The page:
Previous policy stint was great but biofuels industry has new expectations from Modi 3.0

As Modi 3.0 unfolds, the biofuels industry expects some additional & supportive policies that would give unprecedented momentum to the growth of biofuels sector of the country. Industry leaders applaud the policy measures of the past decade but also discuss the need for the new ones necessary to realize the biofuel potential in India.

A new government has come to the center with Narendra Modi heading for a straight third term as Prime Minister. A net result of the new government – with some change and more continuity – has sent reassuring signals that the policies supporting the bioenergy sector will persist with the same vigour.

Compressed biogas (CBG) and ethanol are the key drivers of the bioenergy trajectory of the country. Schemes like SATAT, Viability Gap Funding of ethanol production, grants for R&D, budgetary support for feedstock collection machineries etc. have helped the growth of the biofuels segment. As Modi 3.0 has begun to unfold, the biofuels industry has renewed hopes and policy demands which may be necessary to give the fillip to the biofuels industry.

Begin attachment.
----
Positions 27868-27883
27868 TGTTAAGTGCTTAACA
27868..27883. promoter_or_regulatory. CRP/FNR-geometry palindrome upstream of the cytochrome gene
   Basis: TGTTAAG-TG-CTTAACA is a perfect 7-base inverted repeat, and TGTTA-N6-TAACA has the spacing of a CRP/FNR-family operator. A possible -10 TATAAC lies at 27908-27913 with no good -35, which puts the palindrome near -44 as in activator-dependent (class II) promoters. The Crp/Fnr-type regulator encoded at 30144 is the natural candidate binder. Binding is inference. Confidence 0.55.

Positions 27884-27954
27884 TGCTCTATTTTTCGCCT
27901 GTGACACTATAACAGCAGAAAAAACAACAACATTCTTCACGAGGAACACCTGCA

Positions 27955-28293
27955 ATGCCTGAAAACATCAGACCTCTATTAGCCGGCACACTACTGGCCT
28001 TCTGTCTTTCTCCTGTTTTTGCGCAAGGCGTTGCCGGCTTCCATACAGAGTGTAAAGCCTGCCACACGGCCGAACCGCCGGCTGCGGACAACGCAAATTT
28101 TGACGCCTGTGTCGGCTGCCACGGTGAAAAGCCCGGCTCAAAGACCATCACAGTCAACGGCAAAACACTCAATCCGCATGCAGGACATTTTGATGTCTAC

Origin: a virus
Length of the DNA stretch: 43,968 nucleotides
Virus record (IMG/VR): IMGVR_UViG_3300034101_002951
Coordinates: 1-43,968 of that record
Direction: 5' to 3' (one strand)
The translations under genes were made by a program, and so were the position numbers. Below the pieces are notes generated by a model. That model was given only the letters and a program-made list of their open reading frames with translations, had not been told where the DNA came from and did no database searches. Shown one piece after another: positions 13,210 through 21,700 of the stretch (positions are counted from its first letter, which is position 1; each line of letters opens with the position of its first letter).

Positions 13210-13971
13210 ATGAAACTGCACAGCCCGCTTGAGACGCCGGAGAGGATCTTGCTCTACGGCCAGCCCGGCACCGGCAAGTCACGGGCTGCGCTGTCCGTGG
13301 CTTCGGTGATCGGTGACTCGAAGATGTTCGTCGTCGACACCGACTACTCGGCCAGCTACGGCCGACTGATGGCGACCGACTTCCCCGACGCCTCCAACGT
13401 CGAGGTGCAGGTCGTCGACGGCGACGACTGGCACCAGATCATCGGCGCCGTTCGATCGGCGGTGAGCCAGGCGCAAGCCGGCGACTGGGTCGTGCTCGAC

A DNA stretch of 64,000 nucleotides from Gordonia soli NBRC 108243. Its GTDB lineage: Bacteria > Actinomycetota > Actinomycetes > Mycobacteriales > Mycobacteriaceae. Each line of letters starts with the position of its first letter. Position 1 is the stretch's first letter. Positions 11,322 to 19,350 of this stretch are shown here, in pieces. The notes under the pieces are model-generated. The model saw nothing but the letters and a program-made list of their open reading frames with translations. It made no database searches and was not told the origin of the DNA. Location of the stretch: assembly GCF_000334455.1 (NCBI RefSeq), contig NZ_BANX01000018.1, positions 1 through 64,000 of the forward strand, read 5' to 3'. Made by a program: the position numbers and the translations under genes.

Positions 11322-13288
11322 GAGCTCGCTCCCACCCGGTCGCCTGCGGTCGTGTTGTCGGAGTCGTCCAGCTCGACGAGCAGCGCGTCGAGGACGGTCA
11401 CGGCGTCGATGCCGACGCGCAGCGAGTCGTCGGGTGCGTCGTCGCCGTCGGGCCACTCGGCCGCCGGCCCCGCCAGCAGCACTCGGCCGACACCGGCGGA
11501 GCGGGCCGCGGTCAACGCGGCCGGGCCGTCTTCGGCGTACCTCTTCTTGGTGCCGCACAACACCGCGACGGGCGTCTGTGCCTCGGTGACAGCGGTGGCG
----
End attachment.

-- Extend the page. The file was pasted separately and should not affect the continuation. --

Sustainable or ecologically responsible growth is not possible without decarbonisation of the energy sector. Biofuels not just reduce the carbon footprints of our economic activities but also have the ability to revolutionize the sequestration of carbon accelerating our collective march to net zero ambitions. To realize the same, the industry is eager to see new policies from the new government to give speed to the biofuels development in India in letter & spirit.